According to the process described in German Patent 1,104,419, a suspension consisting of gypsum, fibers and water is applied in a thin layer to a permeable conveyer belt, beneath which means are provided for removing excess water. The fleece obtained in this manner is then wound in several superimposed layers onto a format roller to form a board-blank which is taken off by the format roller and dried. According to this process, generally only boards up to a thickness of 2.0 to 3.0 cm may be produced.
From the German OS No. 2,425,276, a variation of this process has been known. According to that disclosure, cellulose fibers as well as asbestos fibers are admixed with a gypsum-water suspension. These additives and their combination are said to be indispensable for the success of the process. From these gypsum-fiber-water suspensions, a fleece of about 0.2 to 0.3 cm thickness is again formed which, superposed in several layers, is again molded under pressure into a board blank and subsequently is dried. The thickness of the boards produced according to this process is likewise limited on the basis of the production process. Moreover, in the case of these boards the fibers are oriented in only one direction. As a result, there will be an anisotropy of the bending strength in case of these boards. The same holds true for boards produced according to Germam Patent No. 1,104,419.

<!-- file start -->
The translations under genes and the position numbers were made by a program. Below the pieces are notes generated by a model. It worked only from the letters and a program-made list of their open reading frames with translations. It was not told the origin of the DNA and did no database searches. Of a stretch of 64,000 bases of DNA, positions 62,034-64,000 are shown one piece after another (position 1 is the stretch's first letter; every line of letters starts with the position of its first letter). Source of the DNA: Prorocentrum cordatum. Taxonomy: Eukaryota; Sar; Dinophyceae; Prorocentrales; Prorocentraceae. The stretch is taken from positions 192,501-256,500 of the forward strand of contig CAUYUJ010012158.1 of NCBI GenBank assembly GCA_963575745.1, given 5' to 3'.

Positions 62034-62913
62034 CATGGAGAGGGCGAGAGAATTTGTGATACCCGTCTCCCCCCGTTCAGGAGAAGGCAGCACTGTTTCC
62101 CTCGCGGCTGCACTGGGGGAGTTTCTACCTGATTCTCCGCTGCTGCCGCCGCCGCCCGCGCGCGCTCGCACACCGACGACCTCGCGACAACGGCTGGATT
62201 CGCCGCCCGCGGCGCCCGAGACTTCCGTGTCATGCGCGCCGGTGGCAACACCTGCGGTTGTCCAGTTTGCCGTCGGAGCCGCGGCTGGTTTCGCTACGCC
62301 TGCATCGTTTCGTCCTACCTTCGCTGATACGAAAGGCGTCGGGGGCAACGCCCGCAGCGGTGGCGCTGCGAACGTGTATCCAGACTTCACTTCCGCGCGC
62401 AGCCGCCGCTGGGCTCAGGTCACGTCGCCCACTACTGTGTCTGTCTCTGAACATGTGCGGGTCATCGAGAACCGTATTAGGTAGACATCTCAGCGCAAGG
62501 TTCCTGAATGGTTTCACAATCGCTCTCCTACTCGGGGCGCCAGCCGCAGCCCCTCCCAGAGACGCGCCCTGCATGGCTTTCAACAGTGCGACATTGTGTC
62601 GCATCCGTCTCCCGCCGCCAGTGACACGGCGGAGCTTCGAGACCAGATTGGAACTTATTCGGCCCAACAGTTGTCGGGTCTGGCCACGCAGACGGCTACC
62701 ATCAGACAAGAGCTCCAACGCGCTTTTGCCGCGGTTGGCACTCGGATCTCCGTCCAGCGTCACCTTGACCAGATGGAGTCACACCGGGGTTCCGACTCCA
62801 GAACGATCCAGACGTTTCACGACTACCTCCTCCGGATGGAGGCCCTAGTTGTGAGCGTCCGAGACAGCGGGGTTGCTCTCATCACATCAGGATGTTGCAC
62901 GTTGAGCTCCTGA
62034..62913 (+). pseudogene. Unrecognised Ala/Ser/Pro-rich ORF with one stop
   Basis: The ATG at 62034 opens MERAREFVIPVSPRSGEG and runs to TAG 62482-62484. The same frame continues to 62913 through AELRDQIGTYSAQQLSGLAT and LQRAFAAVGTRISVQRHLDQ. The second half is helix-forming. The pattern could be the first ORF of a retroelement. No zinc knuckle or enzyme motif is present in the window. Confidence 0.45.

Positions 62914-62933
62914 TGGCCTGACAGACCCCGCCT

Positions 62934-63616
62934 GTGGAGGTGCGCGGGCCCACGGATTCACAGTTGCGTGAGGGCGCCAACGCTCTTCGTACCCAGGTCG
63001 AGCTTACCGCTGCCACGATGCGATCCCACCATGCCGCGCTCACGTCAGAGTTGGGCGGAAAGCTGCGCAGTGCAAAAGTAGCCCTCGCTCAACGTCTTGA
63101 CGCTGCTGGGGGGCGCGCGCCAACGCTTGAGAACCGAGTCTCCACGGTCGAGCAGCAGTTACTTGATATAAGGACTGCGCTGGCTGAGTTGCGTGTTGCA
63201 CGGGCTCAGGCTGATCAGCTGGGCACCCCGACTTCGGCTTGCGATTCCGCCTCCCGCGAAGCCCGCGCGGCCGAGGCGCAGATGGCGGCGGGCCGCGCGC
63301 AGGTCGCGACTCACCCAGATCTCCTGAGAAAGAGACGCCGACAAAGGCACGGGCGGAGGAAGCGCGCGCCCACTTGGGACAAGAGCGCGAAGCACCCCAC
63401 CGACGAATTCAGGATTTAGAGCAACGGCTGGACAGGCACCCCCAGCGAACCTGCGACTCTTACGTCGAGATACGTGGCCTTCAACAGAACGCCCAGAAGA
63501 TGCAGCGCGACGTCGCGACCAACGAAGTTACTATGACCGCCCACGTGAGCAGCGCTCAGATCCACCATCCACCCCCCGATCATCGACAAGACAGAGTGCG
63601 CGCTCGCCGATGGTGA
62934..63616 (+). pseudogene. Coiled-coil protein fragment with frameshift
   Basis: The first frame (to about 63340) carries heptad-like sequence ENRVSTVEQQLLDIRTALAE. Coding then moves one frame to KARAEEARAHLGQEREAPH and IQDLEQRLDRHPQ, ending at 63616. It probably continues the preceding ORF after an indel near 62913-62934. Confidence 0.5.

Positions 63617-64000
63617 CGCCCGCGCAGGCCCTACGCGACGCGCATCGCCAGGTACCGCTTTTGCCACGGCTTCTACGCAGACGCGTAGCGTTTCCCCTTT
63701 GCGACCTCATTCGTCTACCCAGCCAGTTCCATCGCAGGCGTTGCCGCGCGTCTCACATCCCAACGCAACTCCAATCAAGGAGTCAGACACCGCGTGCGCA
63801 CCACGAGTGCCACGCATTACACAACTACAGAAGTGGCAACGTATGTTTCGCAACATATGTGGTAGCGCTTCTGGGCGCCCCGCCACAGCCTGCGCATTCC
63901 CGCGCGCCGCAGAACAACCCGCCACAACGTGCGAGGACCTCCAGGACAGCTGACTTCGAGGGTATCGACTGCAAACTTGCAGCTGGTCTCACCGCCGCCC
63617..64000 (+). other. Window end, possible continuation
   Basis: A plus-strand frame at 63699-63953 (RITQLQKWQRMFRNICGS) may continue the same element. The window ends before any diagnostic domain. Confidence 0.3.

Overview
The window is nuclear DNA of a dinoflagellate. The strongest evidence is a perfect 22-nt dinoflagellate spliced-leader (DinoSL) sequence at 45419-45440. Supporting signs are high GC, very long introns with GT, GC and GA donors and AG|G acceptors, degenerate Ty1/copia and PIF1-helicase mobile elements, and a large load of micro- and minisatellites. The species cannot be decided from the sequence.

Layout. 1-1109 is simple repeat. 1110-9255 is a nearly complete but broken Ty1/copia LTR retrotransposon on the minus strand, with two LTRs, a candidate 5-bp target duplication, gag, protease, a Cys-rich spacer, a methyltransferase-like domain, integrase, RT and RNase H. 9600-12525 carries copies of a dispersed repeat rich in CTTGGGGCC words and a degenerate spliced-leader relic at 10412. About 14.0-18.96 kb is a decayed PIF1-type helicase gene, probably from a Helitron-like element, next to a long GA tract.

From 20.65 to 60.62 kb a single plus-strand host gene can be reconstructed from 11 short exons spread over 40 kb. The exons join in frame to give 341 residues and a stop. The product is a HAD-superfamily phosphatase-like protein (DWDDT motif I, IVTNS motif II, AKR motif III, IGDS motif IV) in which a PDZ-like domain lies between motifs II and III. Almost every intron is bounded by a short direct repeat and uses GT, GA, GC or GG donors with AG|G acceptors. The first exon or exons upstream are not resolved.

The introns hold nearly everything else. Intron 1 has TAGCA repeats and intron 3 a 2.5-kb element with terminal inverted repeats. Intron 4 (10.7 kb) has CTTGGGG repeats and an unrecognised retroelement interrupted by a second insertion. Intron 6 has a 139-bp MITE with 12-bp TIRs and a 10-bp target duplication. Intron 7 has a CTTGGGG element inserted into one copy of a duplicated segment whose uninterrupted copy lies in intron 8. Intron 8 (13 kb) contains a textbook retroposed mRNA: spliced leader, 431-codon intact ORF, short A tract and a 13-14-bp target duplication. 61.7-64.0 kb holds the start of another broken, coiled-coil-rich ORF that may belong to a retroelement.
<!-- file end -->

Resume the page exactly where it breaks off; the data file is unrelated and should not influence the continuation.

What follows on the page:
The thickness of the boards produced by the above processes is not sufficient for numerous applications. Thus, for example, they are not thick enough for use as so-called double-bottom (floor) elements with which, as is well known, subsoil installations are covered up. Boards to be used for this purpose should be characterized by a high fiber resistance, a high degree of strength, a low weight, and a relatively high thickness. In order to achieve a greater thickness of boards for this end use, it has been recommended to glue a plurality of boards produced according to the previously known processes on one another after setting and drying, by means of inorganic or organic binders. This procedure, however, requires additional operating steps and an additional expenditure of energy, in order to bring about the drying of the glued boards.